Less than 24-hours after the ASO declared they would block Chris Froome from starting the Tour de France, the UCI has cleared the 4-time Tour winner of any wrongdoing over his long-running salbutamol case.
Around 10am Zurich time the Union Cycliste Internationale released a detailed statement that included two key dates – that Froome filed an explanation for the abnormal salbutamol result on June 4, and on June 28 WADA informed the UCI it accepted Froome’s results did not constitute an Adverse Analytical Finding.
On Sunday the ASO said they would block Froome from starting the 105th edition of the race, their decision being based upon article 28 of their rules which states ‘the ASO reserves the right to refuse or exclude a team or any of its members whose presence could damage the reputation of the Tour de France.’
Then today, Monday July 2, the UCI completely exonerated Chris Froome.
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The statement in full –
‘The Union Cycliste Internationale (UCI) confirms that the anti-doping proceedings involving Mr Christopher Froome have now been closed.
On 20 September 2017, Mr Froome was notified that a sample collected during the Vuelta a España on 7 September 2017 was reported to contain a concentration of salbutamol in excess of 1000ng/ml.
The World Anti-Doping Agency (WADA) Prohibited List provides that inhaled salbutamol is permitted subject to a maximum dose of 1600 micrograms over 24 hours, not to exceed 800 micrograms every 12 hours (the permitted use), and that a concentration in excess of 1000 ng/ml is an abnormal finding which is presumed not to be the result of a permitted use. The WADA Prohibited List further provides that the athlete can establish that his/her abnormal result was the consequence of a permitted use, in which case it will not be considered as an Adverse Analytical Finding (AAF).
The UCI instigated disciplinary proceedings in accordance with the UCI Anti-Doping Rules (ADR), during which Mr Froome exercised his right to prove that his abnormal result was the consequence of a permitted use. The proceedings started with an evidentiary phase, with the UCI and Mr Froome agreeing that the UCI Anti-Doping Tribunal would decide whether certain information could be provided to Mr Froome in preparing his defence. The UCI already sought WADA’s advice at that stage, during which a significant number of expert and scientific reports were submitted on behalf of Mr Froome.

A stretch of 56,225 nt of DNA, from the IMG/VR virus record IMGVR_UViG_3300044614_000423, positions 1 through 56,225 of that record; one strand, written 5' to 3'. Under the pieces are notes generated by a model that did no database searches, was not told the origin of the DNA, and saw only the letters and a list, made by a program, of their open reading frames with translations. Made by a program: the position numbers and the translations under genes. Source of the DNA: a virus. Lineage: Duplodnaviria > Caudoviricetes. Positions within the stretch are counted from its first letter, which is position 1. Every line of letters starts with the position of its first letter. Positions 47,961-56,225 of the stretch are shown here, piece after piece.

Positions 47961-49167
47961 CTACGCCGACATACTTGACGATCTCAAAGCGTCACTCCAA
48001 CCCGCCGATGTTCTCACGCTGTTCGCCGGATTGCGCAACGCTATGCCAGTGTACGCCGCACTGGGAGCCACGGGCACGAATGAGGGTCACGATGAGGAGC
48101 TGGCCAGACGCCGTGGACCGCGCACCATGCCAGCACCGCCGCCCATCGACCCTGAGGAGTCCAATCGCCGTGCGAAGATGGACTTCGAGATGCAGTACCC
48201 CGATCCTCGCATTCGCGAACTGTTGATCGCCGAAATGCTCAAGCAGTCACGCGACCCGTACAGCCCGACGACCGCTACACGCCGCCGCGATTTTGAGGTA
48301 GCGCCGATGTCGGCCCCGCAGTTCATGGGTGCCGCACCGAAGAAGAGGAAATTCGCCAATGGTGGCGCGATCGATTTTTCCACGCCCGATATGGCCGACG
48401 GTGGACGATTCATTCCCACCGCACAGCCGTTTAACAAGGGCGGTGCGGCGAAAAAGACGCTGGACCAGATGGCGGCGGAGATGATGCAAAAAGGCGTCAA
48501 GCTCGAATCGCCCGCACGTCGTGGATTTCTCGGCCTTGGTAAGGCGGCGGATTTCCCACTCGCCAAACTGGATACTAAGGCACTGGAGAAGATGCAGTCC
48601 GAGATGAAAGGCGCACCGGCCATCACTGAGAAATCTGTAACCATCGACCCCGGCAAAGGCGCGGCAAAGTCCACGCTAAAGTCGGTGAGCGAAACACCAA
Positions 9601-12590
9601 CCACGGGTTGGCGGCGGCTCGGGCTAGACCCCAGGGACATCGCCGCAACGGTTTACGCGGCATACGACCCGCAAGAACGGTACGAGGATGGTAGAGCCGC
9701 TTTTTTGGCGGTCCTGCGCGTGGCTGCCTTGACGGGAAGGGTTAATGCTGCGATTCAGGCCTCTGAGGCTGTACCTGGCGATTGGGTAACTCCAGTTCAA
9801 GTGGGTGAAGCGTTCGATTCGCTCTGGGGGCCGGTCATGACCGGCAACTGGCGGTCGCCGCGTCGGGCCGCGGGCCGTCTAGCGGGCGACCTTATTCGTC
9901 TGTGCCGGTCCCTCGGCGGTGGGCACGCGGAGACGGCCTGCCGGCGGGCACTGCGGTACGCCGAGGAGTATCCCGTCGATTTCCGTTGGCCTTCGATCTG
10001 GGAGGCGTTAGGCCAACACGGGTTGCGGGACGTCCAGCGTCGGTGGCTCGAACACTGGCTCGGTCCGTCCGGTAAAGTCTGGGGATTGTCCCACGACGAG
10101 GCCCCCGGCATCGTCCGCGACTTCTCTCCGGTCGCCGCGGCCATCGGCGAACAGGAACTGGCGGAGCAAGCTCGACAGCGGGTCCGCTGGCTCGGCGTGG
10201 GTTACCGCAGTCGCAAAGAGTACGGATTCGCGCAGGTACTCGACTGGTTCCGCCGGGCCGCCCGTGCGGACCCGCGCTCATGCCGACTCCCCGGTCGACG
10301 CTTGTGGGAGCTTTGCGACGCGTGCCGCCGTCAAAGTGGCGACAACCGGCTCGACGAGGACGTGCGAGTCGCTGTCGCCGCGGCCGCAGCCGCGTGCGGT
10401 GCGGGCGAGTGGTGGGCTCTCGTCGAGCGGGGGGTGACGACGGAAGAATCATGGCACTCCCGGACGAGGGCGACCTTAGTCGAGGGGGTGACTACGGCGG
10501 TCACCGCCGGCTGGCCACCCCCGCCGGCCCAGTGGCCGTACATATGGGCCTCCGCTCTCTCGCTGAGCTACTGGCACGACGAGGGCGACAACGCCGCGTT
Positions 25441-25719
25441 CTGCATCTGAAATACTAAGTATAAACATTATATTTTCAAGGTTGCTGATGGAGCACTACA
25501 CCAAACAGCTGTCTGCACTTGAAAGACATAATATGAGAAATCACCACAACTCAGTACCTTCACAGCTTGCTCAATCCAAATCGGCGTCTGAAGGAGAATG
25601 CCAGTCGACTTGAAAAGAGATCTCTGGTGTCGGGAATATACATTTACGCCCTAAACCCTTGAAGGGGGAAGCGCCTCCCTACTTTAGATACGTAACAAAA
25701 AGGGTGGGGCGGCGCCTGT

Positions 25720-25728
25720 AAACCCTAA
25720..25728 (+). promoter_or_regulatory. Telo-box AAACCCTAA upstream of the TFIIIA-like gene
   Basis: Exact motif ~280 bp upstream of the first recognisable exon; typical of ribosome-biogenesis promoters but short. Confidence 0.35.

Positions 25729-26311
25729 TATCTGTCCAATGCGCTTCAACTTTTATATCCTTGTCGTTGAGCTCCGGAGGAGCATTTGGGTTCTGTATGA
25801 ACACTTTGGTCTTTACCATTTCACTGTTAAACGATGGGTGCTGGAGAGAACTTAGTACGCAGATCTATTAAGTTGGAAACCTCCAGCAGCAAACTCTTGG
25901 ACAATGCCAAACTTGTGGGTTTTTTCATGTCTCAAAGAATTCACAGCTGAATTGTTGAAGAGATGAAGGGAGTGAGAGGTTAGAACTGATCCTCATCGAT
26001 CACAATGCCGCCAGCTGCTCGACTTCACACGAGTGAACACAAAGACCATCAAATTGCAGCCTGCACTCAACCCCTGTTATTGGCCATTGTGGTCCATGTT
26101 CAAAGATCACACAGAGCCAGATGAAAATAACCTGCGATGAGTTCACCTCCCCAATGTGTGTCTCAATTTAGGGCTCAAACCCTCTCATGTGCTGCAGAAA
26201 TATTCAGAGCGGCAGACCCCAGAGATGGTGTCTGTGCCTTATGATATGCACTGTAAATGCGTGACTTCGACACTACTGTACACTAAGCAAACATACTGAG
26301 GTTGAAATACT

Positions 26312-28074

After the evidentiary phase, Mr Froome requested additional information from WADA about the salbutamol regime. Following receipt of information from WADA, Mr Froome then filed his explanation for the abnormal result on 4 June 2018, together with significant additional expert evidence.
The UCI has considered all the relevant evidence in detail (in consultation with its own experts and experts from WADA). On 28 June 2018, WADA informed the UCI that it would accept, based on the specific facts of the case, that Mr Froome’s sample results do not constitute an AAF. In light of WADA’s unparalleled access to information and authorship of the salbutamol regime, the UCI has decided, based on WADA’s position, to close the proceedings against Mr Froome.
Whilst the UCI would have obviously preferred the proceedings to have been finalised earlier in the season, it had to ensure that Mr Froome had a fair process, as it would have done with any other rider, and that the correct decision was issued. Having received WADA’s position on 28 June 2018, the UCI prepared and issued its formal reasoned decision as quickly as possible in the circumstances.
The UCI understands that there will be significant discussion of this decision, but wishes to reassure all those involved in or interested in cycling that its decision is based on expert opinions, WADA’s advice, and a full assessment of the facts of the case. The UCI hopes that the cycling world can now turn its focus to, and enjoy, the upcoming races on the cycling calendar.’